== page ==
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From a European Neighborhood Policy toward a New Ostpolitik

C·A·P Policy Analysis · 3 · 2006

Iris Kempe:
From a European Neighborhood Policy toward a New Ostpolitik – The Potential Impact of German Policy
C·A·P Policy Analysis · 3 · 2006

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23.05.2006 · Iris Kempe

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The rainbow revolutions in Georgia and Ukraine drew inspiration from, and were oriented toward,Western values and norms. One of the most important objectives driving the new wave of post-Soviet transition has been the desire to join Euro-Atlantic structures. The goal of becoming an EU member is no longer limited to foreign policy declarations but forms a key component of the domestic reform agendas of these states. The unexpected dynamism of democratization and reform emerging from Eastern Europe has put pressure on Western policymakers to develop solutions that go beyond the agenda of an EU enlargement limited to 27 or 28 member states, partnership and cooperation with Russia, and a Neighborhood Policy driven by "everything but institutions" (Romano Prodi). The French and Dutch rejections of the European Constitution appear to signal that the "deepening"and "widening"of the EU have reached their limits for the time being. The European Neighborhood Policy is an important step forward, but it is not sufficient to guide democratic developments in countries that desire a concrete prospect for EU membership, including Ukraine, Georgia, and in the future even Belarus.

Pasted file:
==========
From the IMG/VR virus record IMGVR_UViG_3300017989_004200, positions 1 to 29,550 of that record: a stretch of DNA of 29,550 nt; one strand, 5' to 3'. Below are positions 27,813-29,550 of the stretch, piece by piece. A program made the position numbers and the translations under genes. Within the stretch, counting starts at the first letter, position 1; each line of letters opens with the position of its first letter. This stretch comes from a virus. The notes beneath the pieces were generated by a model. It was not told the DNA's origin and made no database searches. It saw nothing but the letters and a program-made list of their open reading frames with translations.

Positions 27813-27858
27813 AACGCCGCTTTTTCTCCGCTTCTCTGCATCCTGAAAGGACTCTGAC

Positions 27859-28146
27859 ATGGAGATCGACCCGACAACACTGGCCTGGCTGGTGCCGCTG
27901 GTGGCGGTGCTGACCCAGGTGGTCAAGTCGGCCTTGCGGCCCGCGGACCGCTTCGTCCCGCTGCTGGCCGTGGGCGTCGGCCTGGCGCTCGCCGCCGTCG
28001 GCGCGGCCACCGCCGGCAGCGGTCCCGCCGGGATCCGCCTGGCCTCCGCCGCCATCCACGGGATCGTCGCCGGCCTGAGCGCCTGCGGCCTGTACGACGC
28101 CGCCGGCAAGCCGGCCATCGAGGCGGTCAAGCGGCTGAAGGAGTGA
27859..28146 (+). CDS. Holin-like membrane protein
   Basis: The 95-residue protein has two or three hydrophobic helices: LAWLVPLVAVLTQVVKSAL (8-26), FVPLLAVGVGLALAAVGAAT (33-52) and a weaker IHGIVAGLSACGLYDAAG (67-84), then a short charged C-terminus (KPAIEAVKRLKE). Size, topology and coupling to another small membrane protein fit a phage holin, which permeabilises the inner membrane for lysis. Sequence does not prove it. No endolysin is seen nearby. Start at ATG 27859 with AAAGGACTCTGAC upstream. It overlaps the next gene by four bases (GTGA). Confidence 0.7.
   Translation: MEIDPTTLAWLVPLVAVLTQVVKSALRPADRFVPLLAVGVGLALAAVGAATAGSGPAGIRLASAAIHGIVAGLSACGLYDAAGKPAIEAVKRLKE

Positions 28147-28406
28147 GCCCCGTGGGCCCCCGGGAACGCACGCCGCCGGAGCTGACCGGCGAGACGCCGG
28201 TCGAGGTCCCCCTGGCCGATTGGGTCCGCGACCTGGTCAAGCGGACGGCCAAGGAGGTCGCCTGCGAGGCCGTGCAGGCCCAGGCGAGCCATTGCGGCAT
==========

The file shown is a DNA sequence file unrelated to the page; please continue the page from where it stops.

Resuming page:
Ukraine's Orange Revolution once again demonstrated Putin's failure to influence the post-Soviet integration space through personal networks, direct pressure, and economic dependency. At the same time, Russia remains an important actor in Europe as a whole. For the first time, Russia and the EU face the common challenge of shaping overlapping integration spaces between Russia's old neighborhood or "near abroad" and the EU's new neighborhood. Eastern Europe's "return to Europe" has been driven by individual Eastern European states themselves, together with some of the new EU member states, such as Poland, Lithuania and Slovakia. But all of these efforts will be of limited relevance without support from Berlin. Focusing on Germany's potential role in elaborating and implementing a new Ostpolitik raises key analytical questions: What is Germany's potential impact on a new Ostpolitik, and what German interests and actors would be involved? In considering this new foreign policy agenda, one must focus on the current state of affairs as well as on the strategic concepts that will shape future policy. This paper examines the potential impact of German foreign policy toward Eastern Europe and provides a critical assessment of other national and international actors involved.

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